Chaste by Angela Felsted
Black Beauty by Anna Sewell
The Truth About Faking by Leigh Talbert Moore
The House of the Spirits by Isabel Allende
Pilgrims Don't Wear Pink by Stephanie Kate Strohm
Touch by Jus Accardo
Gone, Girl by Gillian Flynn
Bestest. Ramadan. Ever. by Madeia Sharif
Blood Fugue by E.J. Wesley
Fifth Business by Robertson Davies, and
The Time Traveler's Wife by Audrey Niffenegger

During this time I sent a small donation to some of the groups I worked with in Kenya and I supported a former student in the Walk to End Genocide, a project of Jewish World Watch.

Monday, April 8, 2013

What I'm Digging

So many things are mesmerizing me these days, not least of which is SPRING-- which I'm going to go out on a limb and say really has come to Connecticut. Here are a few more of the things I'm loving right now.

Thrift Shop
Yes, I know it has been around for months. Yes, we have to listen to the G version because we have kids. Still, we are loving it.

THRIFT SHOP (G rated Radio Edit Clean version) - MACKLEMORE & RYAN LEWIS FEAT. WANZ from Garrett Wesley Gibbons on Vimeo.

Not least of which because it is a way of life for this family. Exhibit A- W's awesome hat (for a while he would not take that thing off).

Gravity Falls
Watch this with a kid you love. Or simply watch it by yourself. I promise you will not regret it.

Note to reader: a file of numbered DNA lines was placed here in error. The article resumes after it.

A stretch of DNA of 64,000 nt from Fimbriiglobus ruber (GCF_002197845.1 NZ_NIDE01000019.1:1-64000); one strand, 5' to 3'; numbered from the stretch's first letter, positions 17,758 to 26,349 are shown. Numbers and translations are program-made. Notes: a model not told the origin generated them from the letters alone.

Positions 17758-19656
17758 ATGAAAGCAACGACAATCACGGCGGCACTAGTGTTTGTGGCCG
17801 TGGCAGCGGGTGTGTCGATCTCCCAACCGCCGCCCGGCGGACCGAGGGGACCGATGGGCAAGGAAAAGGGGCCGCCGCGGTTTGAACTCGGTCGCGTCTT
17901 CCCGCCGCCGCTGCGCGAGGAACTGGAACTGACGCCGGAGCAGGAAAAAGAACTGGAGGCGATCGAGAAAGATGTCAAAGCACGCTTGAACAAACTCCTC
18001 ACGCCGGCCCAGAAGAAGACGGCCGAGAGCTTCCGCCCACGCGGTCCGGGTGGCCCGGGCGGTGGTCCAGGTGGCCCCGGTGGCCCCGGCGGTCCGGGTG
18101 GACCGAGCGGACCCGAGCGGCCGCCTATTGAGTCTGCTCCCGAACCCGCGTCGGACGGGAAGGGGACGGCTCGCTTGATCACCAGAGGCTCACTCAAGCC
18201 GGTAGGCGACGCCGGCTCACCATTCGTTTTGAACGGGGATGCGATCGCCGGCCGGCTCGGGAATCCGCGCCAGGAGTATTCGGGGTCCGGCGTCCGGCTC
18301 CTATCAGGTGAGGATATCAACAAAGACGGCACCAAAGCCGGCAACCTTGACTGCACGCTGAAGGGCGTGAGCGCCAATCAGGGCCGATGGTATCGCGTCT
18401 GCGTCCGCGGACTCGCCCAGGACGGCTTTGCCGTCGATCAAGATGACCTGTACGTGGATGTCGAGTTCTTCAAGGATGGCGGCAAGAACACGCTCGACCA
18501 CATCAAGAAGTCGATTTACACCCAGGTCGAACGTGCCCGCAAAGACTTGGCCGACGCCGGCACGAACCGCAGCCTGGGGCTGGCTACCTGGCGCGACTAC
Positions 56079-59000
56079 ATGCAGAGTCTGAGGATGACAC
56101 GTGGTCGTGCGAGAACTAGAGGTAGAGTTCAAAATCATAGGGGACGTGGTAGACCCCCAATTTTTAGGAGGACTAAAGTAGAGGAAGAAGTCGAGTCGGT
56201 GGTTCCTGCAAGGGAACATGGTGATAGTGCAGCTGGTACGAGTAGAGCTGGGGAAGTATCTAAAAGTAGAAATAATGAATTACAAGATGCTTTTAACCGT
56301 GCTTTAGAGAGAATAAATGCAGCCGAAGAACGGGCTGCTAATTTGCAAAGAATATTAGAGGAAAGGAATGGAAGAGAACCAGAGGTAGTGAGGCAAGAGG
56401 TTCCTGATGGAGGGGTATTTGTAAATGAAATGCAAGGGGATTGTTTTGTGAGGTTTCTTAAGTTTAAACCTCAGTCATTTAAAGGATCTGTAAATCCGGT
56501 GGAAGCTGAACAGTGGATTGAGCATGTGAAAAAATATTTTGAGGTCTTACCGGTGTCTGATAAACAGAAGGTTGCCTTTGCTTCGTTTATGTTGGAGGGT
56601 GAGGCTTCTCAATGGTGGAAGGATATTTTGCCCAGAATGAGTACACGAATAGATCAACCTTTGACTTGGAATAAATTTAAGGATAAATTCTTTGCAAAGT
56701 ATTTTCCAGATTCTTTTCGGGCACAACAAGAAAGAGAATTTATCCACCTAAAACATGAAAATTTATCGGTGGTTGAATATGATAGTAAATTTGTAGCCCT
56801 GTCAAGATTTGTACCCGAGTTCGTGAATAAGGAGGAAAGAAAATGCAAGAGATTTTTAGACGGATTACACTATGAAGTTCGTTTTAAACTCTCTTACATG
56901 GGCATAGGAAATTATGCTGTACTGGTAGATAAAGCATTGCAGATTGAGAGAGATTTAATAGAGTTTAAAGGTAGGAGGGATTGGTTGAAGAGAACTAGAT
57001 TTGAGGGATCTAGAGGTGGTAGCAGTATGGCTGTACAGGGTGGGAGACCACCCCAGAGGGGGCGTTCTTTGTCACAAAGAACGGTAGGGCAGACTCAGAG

Enjoy hilariously spooky adventures with middle graders Dipper and Mabel. Our family can hardly wait for the next episode. It is so cleverly written and I adore the voice actors (including the uber talented Kristen Schaal from Flight of the Conchords and John Ritter's son Jason Ritter)

I feel like I have fallen into a rabbit hole at the Biodiversity Heritage Library.
This group is digitizing and sharing books that feature biodiversity information. Many have an open creative commons license because of their early publication dates.
My favorite collection by far is that of Notable Women in Natural History.

Here's the cover of How to Know the Butterflies by John Henry Comstock and Anna Botsford Comstock

These are drawings and prints from Seaside Studies in Natural History by Elizabeth C. Agassiz and Alexander Agassiz.

What have you been digging lately? 

Wednesday, April 3, 2013

The Kindness Project: Kindness to the Earth

I'm posting here today as well as at The Kindness Project Blog.

As a professor of environmental policy I'm kind of into the earth-- it's my thing.

It may be a little depressing to hear about the Monsanto Protection Act, the worst winter in years for honeybees, or that farmers are feeding CANDY to cows because of the high cost of corn. That last one really makes me feel sick.

But, there is hope.

Here are things you CAN do to be a little kinder to the earth.

If you love seafood and sushi, but can't remember whether salmon should be eaten farmed or wild, visit the Monterey Bay Aquarium's Seafood Watch page. You can print out a handy pocket guide to buying seafood or if you're tech savvy get the app.

Visit the National Geographic site to calculate your water footprint. Or The Nature Conservancy site to calculate your carbon footprint.  Knowledge is power.

EWG's Skin Deep site will allow you to explore what is REALLY in the products you put on your body-- see how, for example, baby bubble baths on the market compare to each other.

The Good Guide allows you to compare items to see how they rate in terms of three criteria: health, environment,  and societal impact. You can browse items as varied as dog food, cell phones, or household cleaners.

Have you tried any of these sites?

What do you do to show kindness to the earth?